But Microsoft was a lot more agile this time than during its Vista days. Early adopters witnessed the snappy performance of the Windows 8 previews, which simply blew away most of the typical Windows 7 installs out of water. Despite the entry of the Start screen and the removal of the start menu, the core parts of desktop were still intact and had a number of enhancements to begin with. On the top of that , Microsoft announced aggressive upgrade pricing that enticed even long stuck Windows XP users to upgrade for a very cheap price, which will was a smart tactic to make sure the OS will not go the Vista way. Does Windows 8 deliver on what it promises? Let’s find out
When I switched on the review laptop, the first thing that blew me away was the insanely fast boot. I was anticipating that it would take a tad bit longer as I expected lot of bloatware from Sony, but boy was I wrong. It took me just 5 seconds to boot. Sounds unbelievable right? But you have to see it to believe it. I redid the tests but I was greeted with the same stunning boot time. And please note that the laptop I tested did not even have a SSD, but rather a humble 500 GB regular hard disk. This is way better than, Windows 7 where the boot could take you as long as a full minute to atleast 30 seconds. Clearly Microsoft has put a lot of efforts here in cutting short the boot time dramatically.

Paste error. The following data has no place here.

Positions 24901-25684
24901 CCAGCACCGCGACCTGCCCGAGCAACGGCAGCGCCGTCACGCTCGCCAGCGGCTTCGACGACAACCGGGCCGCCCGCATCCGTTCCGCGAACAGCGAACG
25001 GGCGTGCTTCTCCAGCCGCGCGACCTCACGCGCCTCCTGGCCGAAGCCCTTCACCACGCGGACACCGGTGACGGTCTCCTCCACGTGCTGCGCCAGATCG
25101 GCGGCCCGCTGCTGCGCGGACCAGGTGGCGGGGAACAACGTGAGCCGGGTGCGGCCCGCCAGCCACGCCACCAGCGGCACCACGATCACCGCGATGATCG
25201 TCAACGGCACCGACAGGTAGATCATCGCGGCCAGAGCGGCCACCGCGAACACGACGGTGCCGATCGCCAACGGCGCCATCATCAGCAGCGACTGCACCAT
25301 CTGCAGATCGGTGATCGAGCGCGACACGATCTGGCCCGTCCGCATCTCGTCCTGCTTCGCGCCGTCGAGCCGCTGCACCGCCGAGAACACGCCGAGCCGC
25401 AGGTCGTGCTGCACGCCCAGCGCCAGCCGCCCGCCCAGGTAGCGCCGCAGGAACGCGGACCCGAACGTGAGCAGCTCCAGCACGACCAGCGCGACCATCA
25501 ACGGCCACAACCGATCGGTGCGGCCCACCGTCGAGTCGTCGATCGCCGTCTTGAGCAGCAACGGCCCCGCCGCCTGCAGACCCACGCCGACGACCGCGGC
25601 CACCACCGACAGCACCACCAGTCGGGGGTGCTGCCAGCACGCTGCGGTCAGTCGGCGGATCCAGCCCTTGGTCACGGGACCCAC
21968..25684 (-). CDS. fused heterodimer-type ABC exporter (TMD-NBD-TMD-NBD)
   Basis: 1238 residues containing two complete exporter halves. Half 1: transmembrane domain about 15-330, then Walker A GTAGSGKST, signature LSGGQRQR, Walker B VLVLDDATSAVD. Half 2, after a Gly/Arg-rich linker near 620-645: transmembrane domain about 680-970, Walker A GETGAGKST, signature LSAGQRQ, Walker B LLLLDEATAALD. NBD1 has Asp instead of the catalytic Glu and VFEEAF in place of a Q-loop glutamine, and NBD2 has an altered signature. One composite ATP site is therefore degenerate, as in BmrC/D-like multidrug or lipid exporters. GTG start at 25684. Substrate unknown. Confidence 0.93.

Greet the Metro Modern UI
One of the shocking changes any accustomed Windows user will experience is the Start screen. This will boil down as a rude shock to a lot of die hard Windows users. Let me not make any false claims that the start screen is very easy to get accustomed to. It is not. Especially when you are on a non touch, keyboard , mouse device, it will frustrate you to the hilt for a while. But once you start using it, you will get the hang of it, and it actually makes your work a lot more productive.
Launching apps is agreeably very simple thanks to the large tiles and the very fast search which is well integrated throughout the OS. However the transitions from searching a Desktop app from the start screen and launching feels inconsistent and distractive, but you will get used to it. A better solution is to pin the apps to the taskbar or create desktop shortcuts. At worse you can always use a good start menu replacement for Windows 8.